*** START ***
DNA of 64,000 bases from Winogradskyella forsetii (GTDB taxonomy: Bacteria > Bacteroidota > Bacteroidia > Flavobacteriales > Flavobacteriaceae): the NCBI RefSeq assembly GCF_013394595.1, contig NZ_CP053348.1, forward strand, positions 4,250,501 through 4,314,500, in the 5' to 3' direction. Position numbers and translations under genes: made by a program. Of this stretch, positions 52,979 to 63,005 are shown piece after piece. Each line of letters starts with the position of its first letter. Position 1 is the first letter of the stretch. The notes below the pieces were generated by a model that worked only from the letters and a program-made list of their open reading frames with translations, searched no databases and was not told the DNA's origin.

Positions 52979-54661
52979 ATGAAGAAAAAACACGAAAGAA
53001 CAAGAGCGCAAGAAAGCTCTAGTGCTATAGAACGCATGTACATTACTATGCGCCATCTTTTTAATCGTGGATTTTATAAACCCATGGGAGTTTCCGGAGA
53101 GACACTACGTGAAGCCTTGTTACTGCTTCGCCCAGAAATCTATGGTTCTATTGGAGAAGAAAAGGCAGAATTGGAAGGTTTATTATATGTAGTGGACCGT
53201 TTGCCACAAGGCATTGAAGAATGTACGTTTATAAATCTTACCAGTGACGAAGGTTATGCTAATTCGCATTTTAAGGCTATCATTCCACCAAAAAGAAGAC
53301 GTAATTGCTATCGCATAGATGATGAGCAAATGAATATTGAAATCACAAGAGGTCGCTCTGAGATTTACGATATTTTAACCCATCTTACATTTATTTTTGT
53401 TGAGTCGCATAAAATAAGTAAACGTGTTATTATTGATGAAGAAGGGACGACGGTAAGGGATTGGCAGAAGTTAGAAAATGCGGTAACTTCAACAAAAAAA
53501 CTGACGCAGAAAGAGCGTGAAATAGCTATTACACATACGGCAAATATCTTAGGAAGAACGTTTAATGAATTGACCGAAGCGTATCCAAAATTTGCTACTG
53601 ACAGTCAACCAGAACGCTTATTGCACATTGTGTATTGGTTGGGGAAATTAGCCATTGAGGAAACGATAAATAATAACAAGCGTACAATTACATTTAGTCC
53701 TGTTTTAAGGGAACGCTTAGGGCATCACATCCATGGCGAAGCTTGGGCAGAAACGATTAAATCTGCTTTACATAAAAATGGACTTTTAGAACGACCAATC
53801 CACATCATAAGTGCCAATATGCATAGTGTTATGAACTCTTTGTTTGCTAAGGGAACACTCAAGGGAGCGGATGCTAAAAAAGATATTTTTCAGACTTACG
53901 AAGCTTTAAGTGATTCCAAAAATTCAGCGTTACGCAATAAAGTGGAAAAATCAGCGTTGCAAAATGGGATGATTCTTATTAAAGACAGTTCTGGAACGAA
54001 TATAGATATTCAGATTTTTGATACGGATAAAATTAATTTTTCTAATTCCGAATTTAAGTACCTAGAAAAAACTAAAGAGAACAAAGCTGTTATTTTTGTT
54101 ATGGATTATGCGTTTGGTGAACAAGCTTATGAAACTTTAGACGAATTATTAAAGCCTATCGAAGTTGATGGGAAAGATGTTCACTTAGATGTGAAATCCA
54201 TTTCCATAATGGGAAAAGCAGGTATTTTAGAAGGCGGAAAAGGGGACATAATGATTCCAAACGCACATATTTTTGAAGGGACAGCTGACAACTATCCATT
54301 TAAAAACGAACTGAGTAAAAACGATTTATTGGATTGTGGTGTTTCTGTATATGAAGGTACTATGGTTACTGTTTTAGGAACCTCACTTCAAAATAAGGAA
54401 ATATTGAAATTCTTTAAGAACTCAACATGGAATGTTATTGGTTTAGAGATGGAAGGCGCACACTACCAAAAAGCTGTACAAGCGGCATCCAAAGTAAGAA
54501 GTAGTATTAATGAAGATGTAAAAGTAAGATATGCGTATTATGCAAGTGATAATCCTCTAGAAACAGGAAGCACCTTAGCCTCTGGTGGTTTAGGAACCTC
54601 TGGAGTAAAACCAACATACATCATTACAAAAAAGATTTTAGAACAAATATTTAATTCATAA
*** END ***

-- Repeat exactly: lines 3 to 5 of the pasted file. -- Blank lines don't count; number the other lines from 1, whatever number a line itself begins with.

52979 ATGAAGAAAAAACACGAAAGAA
53001 CAAGAGCGCAAGAAAGCTCTAGTGCTATAGAACGCATGTACATTACTATGCGCCATCTTTTTAATCGTGGATTTTATAAACCCATGGGAGTTTCCGGAGA
53101 GACACTACGTGAAGCCTTGTTACTGCTTCGCCCAGAAATCTATGGTTCTATTGGAGAAGAAAAGGCAGAATTGGAAGGTTTATTATATGTAGTGGACCGT